http://qs321.pair.com?node_id=485464

This code was written as a solution to the problem posed in Search for identical substrings. As best I can tell it runs about 3 million times faster than the original code.

The code reads a series of strings and searches them for the longest substring between any pair of strings. In the original problem there were 300 strings about 3K long each. A test set comprising 6 strings was used to test the code with the result given below.

Someone with Perl module creation and publication experience could wrap this up and publish it if they wish.

use strict; use warnings; use Time::HiRes; use List::Util qw(min max); my $allLCS = 1; my $subStrSize = 8; # Determines minimum match length. Should be a pow +er of 2 # and less than half the minimum interesting match length. The larger +this value # the faster the search runs. if (@ARGV != 1) { print "Finds longest matching substring between any pair of test s +trings\n"; print "the given file. Pairs of lines are expected with the first +of a\n"; print "pair being the string name and the second the test string." +; exit (1); } # Read in the strings my @strings; while (<>) { chomp; my $strName = $_; $_ = <>; chomp; push @strings, [$strName, $_]; } my $lastStr = @strings - 1; my @bestMatches = [(0, 0, 0, 0, 0)]; # Best match details my $longest = 0; # Best match length so far (unexpanded) my $startTime = [Time::HiRes::gettimeofday ()]; # Do the search for (0..$lastStr) { my $curStr = $_; my @subStrs; my $source = $strings[$curStr][1]; my $sourceName = $strings[$curStr][0]; for (my $i = 0; $i < length $source; $i += $subStrSize) { push @subStrs, substr $source, $i, $subStrSize; } my $lastSub = @subStrs-1; for (($curStr+1)..$lastStr) { my $targetStr = $_; my $target = $strings[$_][1]; my $targetLen = length $target; my $targetName = $strings[$_][0]; my $localLongest = 0; my @localBests = [(0, 0, 0, 0, 0)]; for my $i (0..$lastSub) { my $offset = 0; while ($offset < $targetLen) { $offset = index $target, $subStrs[$i], $offset; last if $offset < 0; my $matchStr1 = substr $source, $i * $subStrSize; my $matchStr2 = substr $target, $offset; ($matchStr1 ^ $matchStr2) =~ /^\0*/; my $matchLen = $+[0]; next if $matchLen < $localLongest - $subStrSize + 1; $localLongest = $matchLen; my @test = ($curStr, $targetStr, $i * $subStrSize, $offset, $m +atchLen); @test = expandMatch (@test); my $dm = $test[4] - $localBests[-1][4]; @localBests = () if $dm > 0; push @localBests, [@test] if $dm >= 0; $offset = $test[3] + $test[4]; next if $test[4] < $longest; $longest = $test[4]; $dm = $longest - $bestMatches[-1][4]; next if $dm < 0; @bestMatches = () if $dm > 0; push @bestMatches, [@test]; } continue {++$offset;} } next if ! $allLCS; if (! @localBests) { print "Didn't find LCS for $sourceName and $targetName\n"; next; } for (@localBests) { my @curr = @$_; printf "%03d:%03d L[%4d] (%4d %4d)\n", $curr[0], $curr[1], $curr[4], $curr[2], $curr[3]; } } } print "Completed in " . Time::HiRes::tv_interval ($startTime) . "\n"; for (@bestMatches) { my @curr = @$_; printf "Best match: %s - %s. %d characters starting at %d and %d.\n" +, $strings[$curr[0]][0], $strings[$curr[1]][0], $curr[4], $curr[2], +$curr[3]; } sub expandMatch { my ($index1, $index2, $str1Start, $str2Start, $matchLen) = @_; my $maxMatch = max (0, min ($str1Start, $subStrSize + 10, $str2Start)) +; my $matchStr1 = substr ($strings[$index1][1], $str1Start - $maxMatch, +$maxMatch); my $matchStr2 = substr ($strings[$index2][1], $str2Start - $maxMatch, +$maxMatch); ($matchStr1 ^ $matchStr2) =~ /\0*$/; my $adj = $+[0] - $-[0]; $matchLen += $adj; $str1Start -= $adj; $str2Start -= $adj; return ($index1, $index2, $str1Start, $str2Start, $matchLen); }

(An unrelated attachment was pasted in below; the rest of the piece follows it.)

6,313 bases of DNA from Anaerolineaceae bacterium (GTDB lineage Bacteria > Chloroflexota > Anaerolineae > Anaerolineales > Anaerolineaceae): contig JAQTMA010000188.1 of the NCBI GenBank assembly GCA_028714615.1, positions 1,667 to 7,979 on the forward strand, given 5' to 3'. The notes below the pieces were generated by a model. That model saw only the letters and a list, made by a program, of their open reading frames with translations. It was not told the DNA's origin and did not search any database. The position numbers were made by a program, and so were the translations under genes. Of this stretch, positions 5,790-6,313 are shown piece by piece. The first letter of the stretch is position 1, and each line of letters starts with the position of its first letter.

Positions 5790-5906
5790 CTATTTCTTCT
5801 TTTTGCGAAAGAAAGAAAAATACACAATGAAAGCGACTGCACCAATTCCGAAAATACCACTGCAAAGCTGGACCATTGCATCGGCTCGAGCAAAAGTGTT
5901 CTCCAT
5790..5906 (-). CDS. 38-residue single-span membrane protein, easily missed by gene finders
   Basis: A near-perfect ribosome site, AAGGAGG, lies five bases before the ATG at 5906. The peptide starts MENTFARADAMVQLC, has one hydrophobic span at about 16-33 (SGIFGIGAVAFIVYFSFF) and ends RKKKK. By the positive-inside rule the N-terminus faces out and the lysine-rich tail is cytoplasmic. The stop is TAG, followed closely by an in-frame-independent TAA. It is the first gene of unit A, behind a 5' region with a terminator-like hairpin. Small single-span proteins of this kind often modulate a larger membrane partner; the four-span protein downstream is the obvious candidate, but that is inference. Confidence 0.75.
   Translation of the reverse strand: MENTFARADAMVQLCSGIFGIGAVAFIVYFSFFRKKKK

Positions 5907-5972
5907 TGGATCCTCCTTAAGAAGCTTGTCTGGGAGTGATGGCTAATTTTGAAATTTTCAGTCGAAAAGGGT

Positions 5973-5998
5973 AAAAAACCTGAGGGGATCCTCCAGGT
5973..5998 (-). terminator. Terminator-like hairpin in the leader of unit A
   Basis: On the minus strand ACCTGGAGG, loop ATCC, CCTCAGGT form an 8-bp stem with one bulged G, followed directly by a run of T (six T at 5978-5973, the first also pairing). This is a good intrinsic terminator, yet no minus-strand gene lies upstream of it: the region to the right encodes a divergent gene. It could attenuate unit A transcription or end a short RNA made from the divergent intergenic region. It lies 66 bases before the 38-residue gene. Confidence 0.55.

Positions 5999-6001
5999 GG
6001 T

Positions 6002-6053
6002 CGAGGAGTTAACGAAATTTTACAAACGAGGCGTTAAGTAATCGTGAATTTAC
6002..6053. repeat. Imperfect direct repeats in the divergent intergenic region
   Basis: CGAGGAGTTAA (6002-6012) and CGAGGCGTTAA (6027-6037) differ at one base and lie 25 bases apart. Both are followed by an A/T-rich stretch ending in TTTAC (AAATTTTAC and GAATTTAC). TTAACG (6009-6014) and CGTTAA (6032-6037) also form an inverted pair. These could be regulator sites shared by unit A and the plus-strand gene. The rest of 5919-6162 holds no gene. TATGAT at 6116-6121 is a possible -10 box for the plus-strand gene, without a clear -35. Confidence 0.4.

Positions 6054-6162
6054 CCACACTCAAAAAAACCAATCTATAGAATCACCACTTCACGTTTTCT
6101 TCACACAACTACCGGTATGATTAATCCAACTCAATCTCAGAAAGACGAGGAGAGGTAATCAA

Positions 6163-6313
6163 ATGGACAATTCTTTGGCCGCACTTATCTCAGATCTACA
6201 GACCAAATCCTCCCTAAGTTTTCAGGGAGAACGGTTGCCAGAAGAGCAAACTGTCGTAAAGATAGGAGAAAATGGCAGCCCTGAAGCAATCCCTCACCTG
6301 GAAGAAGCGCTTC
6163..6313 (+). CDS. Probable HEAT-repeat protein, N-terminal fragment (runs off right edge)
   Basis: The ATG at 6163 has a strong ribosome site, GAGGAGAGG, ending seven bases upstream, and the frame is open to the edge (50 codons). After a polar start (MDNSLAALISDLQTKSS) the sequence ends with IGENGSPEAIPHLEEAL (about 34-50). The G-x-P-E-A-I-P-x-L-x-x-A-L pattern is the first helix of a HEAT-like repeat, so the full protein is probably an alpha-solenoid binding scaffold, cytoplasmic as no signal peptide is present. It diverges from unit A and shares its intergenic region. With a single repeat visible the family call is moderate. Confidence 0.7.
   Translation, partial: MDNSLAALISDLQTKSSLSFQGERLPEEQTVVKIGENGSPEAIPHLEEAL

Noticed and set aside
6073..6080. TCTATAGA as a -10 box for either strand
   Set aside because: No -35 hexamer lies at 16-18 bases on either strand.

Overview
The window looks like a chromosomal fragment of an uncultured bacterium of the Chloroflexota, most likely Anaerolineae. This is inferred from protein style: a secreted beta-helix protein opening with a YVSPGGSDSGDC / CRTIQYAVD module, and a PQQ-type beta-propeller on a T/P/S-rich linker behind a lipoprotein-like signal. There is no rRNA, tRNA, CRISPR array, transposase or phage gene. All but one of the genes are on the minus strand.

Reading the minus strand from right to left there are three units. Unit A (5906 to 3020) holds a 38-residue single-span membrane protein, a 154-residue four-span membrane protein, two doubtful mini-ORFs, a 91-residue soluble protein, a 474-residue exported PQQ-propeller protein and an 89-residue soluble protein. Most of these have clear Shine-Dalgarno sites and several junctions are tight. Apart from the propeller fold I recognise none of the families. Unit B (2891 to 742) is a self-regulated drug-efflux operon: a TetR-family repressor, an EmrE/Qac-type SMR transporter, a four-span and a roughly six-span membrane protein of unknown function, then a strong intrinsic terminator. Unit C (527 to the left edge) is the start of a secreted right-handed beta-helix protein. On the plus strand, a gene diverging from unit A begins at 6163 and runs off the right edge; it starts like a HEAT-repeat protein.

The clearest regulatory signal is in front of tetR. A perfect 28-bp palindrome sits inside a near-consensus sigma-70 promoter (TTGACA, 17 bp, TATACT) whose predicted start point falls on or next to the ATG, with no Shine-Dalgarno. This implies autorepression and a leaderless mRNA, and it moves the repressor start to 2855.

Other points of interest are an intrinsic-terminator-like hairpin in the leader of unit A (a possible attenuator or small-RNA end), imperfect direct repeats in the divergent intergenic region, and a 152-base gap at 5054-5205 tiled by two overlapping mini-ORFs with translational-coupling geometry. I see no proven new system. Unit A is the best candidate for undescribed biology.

Output using bioMan's six string sample:

Completed in 0.010486 Best match: >string 1 - >string 3 . 1271 characters starting at 82 an +d 82.
Updates: fixed a few bugs. Added print all LCS's option.
Fixed readmore tags. Fixed all remaining known bugs. Added reporting for LCS's between each pair and for all LCS's where there is more than one LCS of the maximum length. Code now 20% smaller and maybe 10% slower.

Perl is Huffman encoded by design.